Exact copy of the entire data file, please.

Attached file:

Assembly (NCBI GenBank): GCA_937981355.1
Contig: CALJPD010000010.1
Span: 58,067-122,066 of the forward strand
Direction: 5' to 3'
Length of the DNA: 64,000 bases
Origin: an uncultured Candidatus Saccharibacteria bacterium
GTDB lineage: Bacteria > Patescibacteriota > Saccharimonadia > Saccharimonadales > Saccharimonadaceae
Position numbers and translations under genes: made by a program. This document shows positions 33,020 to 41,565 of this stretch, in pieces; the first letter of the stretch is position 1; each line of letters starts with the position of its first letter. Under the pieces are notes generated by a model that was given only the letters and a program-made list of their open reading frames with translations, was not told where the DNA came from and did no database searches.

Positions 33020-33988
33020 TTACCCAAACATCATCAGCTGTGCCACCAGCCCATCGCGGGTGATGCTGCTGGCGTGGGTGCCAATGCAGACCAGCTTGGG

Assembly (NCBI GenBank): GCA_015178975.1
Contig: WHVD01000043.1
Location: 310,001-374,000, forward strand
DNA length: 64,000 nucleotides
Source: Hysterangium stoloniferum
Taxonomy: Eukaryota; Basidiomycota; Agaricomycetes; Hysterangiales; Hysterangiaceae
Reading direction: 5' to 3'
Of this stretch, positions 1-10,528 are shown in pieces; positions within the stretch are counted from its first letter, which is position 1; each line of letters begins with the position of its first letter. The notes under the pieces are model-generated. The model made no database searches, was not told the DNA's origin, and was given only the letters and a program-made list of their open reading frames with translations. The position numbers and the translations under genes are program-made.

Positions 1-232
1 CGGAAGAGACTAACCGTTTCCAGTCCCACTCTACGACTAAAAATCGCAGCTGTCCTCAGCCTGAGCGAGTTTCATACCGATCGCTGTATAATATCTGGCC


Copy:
Assembly (NCBI GenBank): GCA_937981355.1
Contig: CALJPD010000010.1
Span: 58,067-122,066 of the forward strand
Direction: 5' to 3'
Length of the DNA: 64,000 bases
Origin: an uncultured Candidatus Saccharibacteria bacterium
GTDB lineage: Bacteria > Patescibacteriota > Saccharimonadia > Saccharimonadales > Saccharimonadaceae
Position numbers and translations under genes: made by a program. This document shows positions 33,020 to 41,565 of this stretch, in pieces; the first letter of the stretch is position 1; each line of letters starts with the position of its first letter. Under the pieces are notes generated by a model that was given only the letters and a program-made list of their open reading frames with translations, was not told where the DNA came from and did no database searches.

Positions 33020-33988
33020 TTACCCAAACATCATCAGCTGTGCCACCAGCCCATCGCGGGTGATGCTGCTGGCGTGGGTGCCAATGCAGACCAGCTTGGG

Assembly (NCBI GenBank): GCA_015178975.1
Contig: WHVD01000043.1
Location: 310,001-374,000, forward strand
DNA length: 64,000 nucleotides
Source: Hysterangium stoloniferum
Taxonomy: Eukaryota; Basidiomycota; Agaricomycetes; Hysterangiales; Hysterangiaceae
Reading direction: 5' to 3'
Of this stretch, positions 1-10,528 are shown in pieces; positions within the stretch are counted from its first letter, which is position 1; each line of letters begins with the position of its first letter. The notes under the pieces are model-generated. The model made no database searches, was not told the DNA's origin, and was given only the letters and a program-made list of their open reading frames with translations. The position numbers and the translations under genes are program-made.

Positions 1-232
1 CGGAAGAGACTAACCGTTTCCAGTCCCACTCTACGACTAAAAATCGCAGCTGTCCTCAGCCTGAGCGAGTTTCATACCGATCGCTGTATAATATCTGGCC